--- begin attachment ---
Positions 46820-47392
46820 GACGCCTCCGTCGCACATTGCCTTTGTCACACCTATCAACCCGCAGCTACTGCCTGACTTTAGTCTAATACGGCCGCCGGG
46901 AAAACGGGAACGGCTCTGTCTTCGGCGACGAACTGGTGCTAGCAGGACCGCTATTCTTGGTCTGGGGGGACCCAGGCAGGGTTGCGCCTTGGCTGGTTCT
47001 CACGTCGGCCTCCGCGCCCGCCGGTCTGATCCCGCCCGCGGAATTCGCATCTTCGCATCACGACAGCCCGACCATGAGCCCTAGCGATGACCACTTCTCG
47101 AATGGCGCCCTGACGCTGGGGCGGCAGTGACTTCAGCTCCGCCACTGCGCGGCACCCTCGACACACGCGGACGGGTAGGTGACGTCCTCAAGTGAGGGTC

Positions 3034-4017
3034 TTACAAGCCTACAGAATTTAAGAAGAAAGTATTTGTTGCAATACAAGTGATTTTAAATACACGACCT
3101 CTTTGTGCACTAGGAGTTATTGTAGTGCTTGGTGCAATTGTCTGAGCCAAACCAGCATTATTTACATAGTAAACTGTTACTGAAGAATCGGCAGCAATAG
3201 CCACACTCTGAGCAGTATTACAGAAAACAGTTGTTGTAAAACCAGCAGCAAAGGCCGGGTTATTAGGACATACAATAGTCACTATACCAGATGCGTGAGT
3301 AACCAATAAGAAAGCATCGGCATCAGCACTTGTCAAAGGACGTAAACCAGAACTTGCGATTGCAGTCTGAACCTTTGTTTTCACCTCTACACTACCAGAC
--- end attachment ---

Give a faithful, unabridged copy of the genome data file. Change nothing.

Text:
Positions 46820-47392
46820 GACGCCTCCGTCGCACATTGCCTTTGTCACACCTATCAACCCGCAGCTACTGCCTGACTTTAGTCTAATACGGCCGCCGGG
46901 AAAACGGGAACGGCTCTGTCTTCGGCGACGAACTGGTGCTAGCAGGACCGCTATTCTTGGTCTGGGGGGACCCAGGCAGGGTTGCGCCTTGGCTGGTTCT
47001 CACGTCGGCCTCCGCGCCCGCCGGTCTGATCCCGCCCGCGGAATTCGCATCTTCGCATCACGACAGCCCGACCATGAGCCCTAGCGATGACCACTTCTCG
47101 AATGGCGCCCTGACGCTGGGGCGGCAGTGACTTCAGCTCCGCCACTGCGCGGCACCCTCGACACACGCGGACGGGTAGGTGACGTCCTCAAGTGAGGGTC

Positions 3034-4017
3034 TTACAAGCCTACAGAATTTAAGAAGAAAGTATTTGTTGCAATACAAGTGATTTTAAATACACGACCT
3101 CTTTGTGCACTAGGAGTTATTGTAGTGCTTGGTGCAATTGTCTGAGCCAAACCAGCATTATTTACATAGTAAACTGTTACTGAAGAATCGGCAGCAATAG
3201 CCACACTCTGAGCAGTATTACAGAAAACAGTTGTTGTAAAACCAGCAGCAAAGGCCGGGTTATTAGGACATACAATAGTCACTATACCAGATGCGTGAGT
3301 AACCAATAAGAAAGCATCGGCATCAGCACTTGTCAAAGGACGTAAACCAGAACTTGCGATTGCAGTCTGAACCTTTGTTTTCACCTCTACACTACCAGAC